From credit card transactions to online loan applications and sensitive emails, billions of pieces of valuable information cross the internet every hour. Keeping that data safe from unauthorized access requires increasingly sophisticated tools. As the challenges to data security grow more intense, advancements in data encryption rise to meet them.

In the movies, messengers transmitted important documents in a briefcase, handcuffed to the messenger’s wrist and accessible only via a key. The messenger made certain that no one tampered with the document during transit and that only the intended recipient opened the briefcase to retrieve and read its contents.

Encryption performs roughly the same function in the digital sense. The sender uses a “key” to encrypt the data, turning it into ciphertext. Only a person with the corresponding key can decipher the text back into its original form, or plaintext.

Data Encryption Challenges

As the digital environment evolves, keeping that data safe grows more complex. Encryption methods must account for challenges such as the following:

  • Quantum computing – Typically, hackers use a brute force attack, attempting keys until they find a key that works. As computers grow more powerful, that process takes less and less time.While still an emerging technology, experts fear that the capabilities of quantum computers will prove too powerful for traditional encryption. Consequently, the security industry must develop quantum-resistant encryption.
  • Cloud computing – As the remote workforce continues to expand and companies turn to outsourcing, sensitive data spends more time in the cloud. Third-party vendors complicate the cloud security landscape, opening up more points of vulnerability.
  • Regulatory compliance – As technology evolves, so do concerns about data privacy. With regulations such as CCPA coming into force in 2020, encryption plays an even greater role than ever. Organizations that enforce encryption may avoid fines even in the event of a breach.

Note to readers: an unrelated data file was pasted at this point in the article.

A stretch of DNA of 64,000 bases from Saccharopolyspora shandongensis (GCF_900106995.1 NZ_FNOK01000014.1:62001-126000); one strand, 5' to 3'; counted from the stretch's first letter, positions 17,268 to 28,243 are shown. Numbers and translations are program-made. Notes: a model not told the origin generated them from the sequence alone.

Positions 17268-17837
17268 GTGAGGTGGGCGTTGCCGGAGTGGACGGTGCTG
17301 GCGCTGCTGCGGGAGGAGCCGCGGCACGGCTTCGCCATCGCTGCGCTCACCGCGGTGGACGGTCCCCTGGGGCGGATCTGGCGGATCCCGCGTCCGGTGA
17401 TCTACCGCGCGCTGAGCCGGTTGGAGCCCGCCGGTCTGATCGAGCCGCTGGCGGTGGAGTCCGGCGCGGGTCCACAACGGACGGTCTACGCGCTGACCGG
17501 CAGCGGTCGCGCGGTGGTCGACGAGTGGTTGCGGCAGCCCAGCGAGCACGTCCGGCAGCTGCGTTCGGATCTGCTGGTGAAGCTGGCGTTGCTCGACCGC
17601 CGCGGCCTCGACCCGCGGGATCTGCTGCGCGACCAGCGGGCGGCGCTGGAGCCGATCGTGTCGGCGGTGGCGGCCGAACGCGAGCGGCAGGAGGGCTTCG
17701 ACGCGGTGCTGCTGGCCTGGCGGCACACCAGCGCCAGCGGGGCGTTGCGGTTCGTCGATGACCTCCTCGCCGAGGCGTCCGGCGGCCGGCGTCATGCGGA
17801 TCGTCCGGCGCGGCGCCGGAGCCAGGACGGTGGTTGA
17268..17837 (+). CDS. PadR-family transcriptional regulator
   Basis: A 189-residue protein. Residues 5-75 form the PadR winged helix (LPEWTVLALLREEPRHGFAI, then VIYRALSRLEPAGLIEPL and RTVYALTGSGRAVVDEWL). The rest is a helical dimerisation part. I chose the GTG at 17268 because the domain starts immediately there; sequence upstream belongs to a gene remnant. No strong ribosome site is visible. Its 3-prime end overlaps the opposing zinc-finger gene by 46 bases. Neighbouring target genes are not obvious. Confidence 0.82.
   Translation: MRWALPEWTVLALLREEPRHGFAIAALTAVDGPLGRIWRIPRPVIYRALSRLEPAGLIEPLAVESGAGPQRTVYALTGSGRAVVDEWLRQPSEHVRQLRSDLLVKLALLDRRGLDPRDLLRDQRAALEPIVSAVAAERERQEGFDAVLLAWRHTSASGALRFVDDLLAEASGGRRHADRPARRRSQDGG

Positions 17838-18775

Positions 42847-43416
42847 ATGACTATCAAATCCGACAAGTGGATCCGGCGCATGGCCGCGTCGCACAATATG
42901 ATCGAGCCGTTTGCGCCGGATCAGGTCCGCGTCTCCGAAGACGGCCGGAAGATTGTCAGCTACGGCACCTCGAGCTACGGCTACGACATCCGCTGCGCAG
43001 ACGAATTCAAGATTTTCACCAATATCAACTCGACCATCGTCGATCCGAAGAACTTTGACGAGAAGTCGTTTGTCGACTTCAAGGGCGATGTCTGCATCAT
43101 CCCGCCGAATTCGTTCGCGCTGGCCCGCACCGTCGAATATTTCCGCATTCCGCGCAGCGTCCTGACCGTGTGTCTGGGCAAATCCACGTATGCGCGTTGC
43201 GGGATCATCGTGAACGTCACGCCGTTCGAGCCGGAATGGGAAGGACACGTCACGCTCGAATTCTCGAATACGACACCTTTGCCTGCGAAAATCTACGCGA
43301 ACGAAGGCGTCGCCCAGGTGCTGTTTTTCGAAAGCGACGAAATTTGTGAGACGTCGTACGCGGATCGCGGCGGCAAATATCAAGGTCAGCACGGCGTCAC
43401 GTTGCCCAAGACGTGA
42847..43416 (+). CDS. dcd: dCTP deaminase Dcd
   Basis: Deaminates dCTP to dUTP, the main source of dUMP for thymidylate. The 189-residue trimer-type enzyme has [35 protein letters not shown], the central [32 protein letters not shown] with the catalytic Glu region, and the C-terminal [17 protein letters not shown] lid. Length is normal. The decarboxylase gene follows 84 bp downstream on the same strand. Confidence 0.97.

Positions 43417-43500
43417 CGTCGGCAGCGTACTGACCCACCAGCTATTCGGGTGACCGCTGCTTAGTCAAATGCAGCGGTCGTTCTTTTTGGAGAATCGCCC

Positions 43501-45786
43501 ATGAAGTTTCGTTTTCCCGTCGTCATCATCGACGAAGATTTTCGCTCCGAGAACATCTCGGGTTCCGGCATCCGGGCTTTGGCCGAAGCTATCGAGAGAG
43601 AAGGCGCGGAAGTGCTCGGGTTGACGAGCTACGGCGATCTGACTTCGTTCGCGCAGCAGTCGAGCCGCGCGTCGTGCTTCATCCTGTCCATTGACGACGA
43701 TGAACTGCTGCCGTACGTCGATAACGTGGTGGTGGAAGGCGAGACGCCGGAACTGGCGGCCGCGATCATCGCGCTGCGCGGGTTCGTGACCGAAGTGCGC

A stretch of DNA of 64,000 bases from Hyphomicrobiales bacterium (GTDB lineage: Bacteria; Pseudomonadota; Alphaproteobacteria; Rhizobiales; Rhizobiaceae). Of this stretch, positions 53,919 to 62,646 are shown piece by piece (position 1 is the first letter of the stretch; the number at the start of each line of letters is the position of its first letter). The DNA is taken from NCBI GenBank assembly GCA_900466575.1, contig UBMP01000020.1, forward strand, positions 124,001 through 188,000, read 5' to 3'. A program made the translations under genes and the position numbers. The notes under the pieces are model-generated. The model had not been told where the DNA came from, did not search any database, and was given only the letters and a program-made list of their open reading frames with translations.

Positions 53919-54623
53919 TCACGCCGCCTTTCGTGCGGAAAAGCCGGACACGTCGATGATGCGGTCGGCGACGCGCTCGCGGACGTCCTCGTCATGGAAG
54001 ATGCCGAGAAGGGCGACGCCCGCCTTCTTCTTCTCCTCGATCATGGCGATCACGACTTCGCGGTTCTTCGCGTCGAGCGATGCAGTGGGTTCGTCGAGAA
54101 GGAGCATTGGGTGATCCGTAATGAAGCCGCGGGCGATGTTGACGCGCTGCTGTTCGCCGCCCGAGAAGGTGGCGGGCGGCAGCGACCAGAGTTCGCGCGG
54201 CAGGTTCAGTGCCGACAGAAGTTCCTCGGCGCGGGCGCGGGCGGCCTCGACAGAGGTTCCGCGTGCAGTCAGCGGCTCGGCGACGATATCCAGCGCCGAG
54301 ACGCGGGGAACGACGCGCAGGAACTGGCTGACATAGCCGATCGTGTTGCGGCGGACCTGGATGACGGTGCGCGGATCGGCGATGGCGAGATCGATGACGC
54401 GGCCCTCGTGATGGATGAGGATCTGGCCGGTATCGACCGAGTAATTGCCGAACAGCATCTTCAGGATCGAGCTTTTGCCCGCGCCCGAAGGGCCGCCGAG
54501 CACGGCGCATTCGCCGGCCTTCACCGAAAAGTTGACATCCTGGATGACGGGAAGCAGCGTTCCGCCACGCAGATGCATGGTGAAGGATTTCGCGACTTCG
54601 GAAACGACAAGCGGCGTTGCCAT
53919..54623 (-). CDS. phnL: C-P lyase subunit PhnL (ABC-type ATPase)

In response to these challenges and others, the data security community continually researches advancements in data encryption. Gaining an understanding of the technology can help organizations determine which types of encryption will best meet their security needs.

Advancements in Data Encryption

Homomorphic Encryption

Traditional encryption methods only protect data while in transit or in storage. In order to work with the data, users must decrypt it, leaving the data vulnerable to attack. Homomorphic encryption, on the other hand, allows data to be processed and analyzed without first decrypting the data.

Dr. Craig Gentry, the creator of homomorphic encryption, uses a simple analogy to describe it. He explains it as a glovebox. Anyone can put their hands in the gloves to manipulate what’s inside the box, but they cannot remove anything from the box. Only someone with the key can open the box and remove the materials inside.

Thus, analysts can perform analysis on data in the cloud without exposing sensitive details. For the financial and healthcare industries, in particular, this provides much-needed security. Currently, homomorphic encryption takes too long for practical use, but researchers continually look for ways to speed the process.

Honey Encryption

To counter a brute force attack, honey encryption delivers believable plaintext in response to random decryption keys. That is, attackers attempt to use an incorrect key or password. In response, they receive fake data that appears to indicate a correct guess. With the fake data in hand, they end the attack.

Honey encryption can prove particularly useful for protecting data in the cloud and for protecting password vaults from breach.


The same technology that brought us bitcoin offers promise for data encryption. The blockchain cryptography that protects all transactions in the chain uses a digital signature. This digital signature acts like a package seal, ensuring that no one has tampered with the transaction and providing independent data verification.

Moving Target Defense

While not specifically an encryption method, moving target defense (MTD) deserves mention. This security strategy uses encryption but acts like a shell game, fragmenting data and keeping it moving across nodes and containers.

This strategy works particularly well for data in storage. With data in constant movement, attackers must deal with an attack surface that changes by the minute or even by the millisecond.

Stay Abreast of Advancements in Data Encryption

The world of data encryption involves complex technology designed to address increasingly complex threats. The email and data security experts at Messaging Architects will help you navigate the encryption options and determine the best solution to help you keep your sensitive data safe.

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